What is your personality as a teacher? Can your students trust you?

7 February 2018

Author: Karen Roskilly - Sandringham Research School Lead

The half term’s Education Reading Group focused on a chapter from Visible Learning and the Science of How We Learn by Hattie and Yates (2013) entitled ‘What is your personality as a teacher? Can your students trust you?’  An intriguing chapter title and certainly led to an interesting discussion over lunch, based around the following themes:

Emotional climate

The importance of teacher-student relationships and how this underpins learning was one theme which resonated with the group.  In particular, Hattie and Yates refer to a French study which found that 7 year old students increased their scores on academic tests when administered under friendly conditions, as compared to less friendly test conditions.  The study focused on warm body language, friendly vocal intonation and direct eye contact.  This seemed to all of us to be completely logical; students are sensitive to emotional climate and that this does have an impact on progress.  However, it was also clear from our discussion that this didn’t always influence the way we approached work under exam conditions with students.  There is clearly a need to get the balance right between following exam regulations, preparing students for working under these conditions and kindness.

Students are highly sensitive to how teachers speak

Linked to the concept of emotional climate, was a discussion about how teachers speak and the impact this has on our students.  As a trainee teacher many years ago, I remember time being devoted to learning how to use my voice effectively, although I can’t really remember what the outcome was of this or how I used this information.  Other colleagues had experienced similar, but few of us had really considered the implications of our tone of voice recently.  Hattie and Yates refer to a study by Babad (2009) into how students read cues such as tone of voice, and note ‘although the behaviours are subtle, implicit and seemingly invisible, their influence on students is intense’.  Therefore, we felt that greater awareness of the manner in which we deliver words is as important as what we are saying.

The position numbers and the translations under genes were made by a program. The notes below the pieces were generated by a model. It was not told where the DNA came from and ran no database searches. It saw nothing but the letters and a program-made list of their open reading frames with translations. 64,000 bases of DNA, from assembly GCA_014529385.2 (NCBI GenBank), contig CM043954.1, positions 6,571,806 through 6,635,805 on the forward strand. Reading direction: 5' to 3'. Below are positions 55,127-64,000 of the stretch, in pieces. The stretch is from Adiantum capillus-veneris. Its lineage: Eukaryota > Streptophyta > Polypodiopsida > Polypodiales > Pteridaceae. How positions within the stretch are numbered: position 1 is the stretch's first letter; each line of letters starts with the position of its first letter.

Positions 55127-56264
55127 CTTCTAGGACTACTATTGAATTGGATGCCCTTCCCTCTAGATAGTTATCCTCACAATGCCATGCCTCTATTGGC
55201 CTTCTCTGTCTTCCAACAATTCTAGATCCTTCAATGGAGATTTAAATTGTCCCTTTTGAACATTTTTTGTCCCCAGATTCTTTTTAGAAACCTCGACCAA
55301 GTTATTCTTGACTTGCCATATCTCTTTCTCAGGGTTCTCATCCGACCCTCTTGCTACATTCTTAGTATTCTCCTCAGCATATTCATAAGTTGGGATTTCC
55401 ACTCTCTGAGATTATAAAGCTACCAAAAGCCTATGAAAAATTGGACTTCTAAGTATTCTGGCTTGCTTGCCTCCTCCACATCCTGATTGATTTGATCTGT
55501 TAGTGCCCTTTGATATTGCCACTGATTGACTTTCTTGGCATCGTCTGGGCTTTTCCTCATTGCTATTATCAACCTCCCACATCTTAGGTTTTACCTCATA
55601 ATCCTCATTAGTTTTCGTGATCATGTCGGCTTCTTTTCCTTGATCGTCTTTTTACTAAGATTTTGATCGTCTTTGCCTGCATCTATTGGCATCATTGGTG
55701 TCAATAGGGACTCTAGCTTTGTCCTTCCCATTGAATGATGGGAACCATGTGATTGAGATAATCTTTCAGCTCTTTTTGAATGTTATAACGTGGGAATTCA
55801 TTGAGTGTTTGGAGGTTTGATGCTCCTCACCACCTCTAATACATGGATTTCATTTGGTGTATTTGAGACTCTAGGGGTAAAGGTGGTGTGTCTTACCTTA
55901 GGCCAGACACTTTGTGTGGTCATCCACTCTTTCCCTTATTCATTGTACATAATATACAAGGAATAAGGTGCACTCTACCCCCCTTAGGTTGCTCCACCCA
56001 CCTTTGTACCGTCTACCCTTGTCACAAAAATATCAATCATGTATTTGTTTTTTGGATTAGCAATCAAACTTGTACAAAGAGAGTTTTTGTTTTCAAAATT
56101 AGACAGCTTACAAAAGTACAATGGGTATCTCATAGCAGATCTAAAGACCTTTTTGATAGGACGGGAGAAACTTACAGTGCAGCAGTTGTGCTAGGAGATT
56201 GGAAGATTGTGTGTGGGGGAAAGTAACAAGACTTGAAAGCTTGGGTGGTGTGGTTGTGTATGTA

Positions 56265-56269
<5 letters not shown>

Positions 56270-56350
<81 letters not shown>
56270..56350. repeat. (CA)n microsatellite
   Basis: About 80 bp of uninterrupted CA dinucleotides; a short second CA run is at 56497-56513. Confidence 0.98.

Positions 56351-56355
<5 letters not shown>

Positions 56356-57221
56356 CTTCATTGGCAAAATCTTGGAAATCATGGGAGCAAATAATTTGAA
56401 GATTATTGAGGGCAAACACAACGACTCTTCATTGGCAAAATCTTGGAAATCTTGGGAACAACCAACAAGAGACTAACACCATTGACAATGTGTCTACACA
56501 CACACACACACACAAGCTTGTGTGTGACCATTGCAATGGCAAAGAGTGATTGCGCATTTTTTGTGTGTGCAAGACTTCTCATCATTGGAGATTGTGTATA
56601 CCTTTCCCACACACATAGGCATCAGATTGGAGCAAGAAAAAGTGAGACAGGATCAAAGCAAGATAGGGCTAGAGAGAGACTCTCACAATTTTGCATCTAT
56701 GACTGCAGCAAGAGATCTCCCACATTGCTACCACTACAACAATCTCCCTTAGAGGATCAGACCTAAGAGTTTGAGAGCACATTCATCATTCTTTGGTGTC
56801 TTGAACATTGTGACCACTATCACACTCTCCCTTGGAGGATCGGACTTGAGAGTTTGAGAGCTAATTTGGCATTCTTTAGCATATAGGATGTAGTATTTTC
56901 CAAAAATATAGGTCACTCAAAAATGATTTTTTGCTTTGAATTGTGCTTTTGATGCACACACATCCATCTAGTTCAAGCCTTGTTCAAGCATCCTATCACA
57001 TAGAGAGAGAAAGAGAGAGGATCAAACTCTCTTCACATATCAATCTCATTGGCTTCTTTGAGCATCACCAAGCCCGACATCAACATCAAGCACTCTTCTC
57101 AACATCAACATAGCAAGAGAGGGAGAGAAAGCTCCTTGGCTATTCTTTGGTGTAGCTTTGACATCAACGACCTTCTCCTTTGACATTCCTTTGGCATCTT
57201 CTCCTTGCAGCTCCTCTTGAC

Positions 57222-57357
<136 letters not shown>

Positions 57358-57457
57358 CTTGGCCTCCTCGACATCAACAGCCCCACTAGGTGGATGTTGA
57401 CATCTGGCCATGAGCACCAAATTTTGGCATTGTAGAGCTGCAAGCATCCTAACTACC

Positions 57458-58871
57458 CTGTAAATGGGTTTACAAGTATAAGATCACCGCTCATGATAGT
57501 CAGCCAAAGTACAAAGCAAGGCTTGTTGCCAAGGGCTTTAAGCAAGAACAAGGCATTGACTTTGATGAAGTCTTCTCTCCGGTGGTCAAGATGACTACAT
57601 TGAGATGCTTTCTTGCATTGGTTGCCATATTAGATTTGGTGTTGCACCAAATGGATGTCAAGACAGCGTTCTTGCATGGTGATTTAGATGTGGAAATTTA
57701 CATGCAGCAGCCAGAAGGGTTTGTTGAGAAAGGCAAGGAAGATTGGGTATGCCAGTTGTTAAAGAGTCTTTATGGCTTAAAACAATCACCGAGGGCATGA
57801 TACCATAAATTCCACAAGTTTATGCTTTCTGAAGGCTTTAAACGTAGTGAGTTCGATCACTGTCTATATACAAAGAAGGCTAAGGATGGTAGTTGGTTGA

The ‘blink effect’

Studies show that students begin to evaluate their teachers within as little as 10 seconds of meeting them, which is one aspect of the blink effect outlined by Malcolm Gladwell.  This initial evaluation then becomes honed over time as students amend or develop their perceptions.  Research suggests that this perception is positively affected by teachers who frequently smile, make direct eye contact, have relaxed body language and have use friendly and encouraging vocal tones.  This struck a chord with many of the recently qualified teachers in the group who had been advised to take quite a stern approach to first encounters with students (and to take this approach for at least a term).  However, the research evidence suggests that this is perhaps not the best approach to take.  It certainly gave us food for thought in terms of the initial first impressions we make with classes in September and how this then impacts on relationships and, ultimately, student outcomes.

Student expectations of their teachers

Students have well-defined notions of what they expect of their teachers and this was echoed in the experiences of those in the reading group.  In particular, we had all seen colleagues either ‘succeed or fail’ on the basis of either living up to expectations or not!  What we all found interesting was that the research supported our ideas about what we thought students wanted.  They want a responsible adult, who is trustworthy, approachable and fair and a classroom that is focused on learning.

Once again, we found ourselves coming back to the climate we create in our classrooms and how integral this is to everything we do.  As Hattie and Yates state,

‘As a teacher you embody the ‘just world’ as an abstract, but nevertheless, realistic ideal.  This is not to say that the world outside is just, rather that your classroom represents both a place of mutual trust and a bridge to a successful future.’

Posted on 7 February 2018
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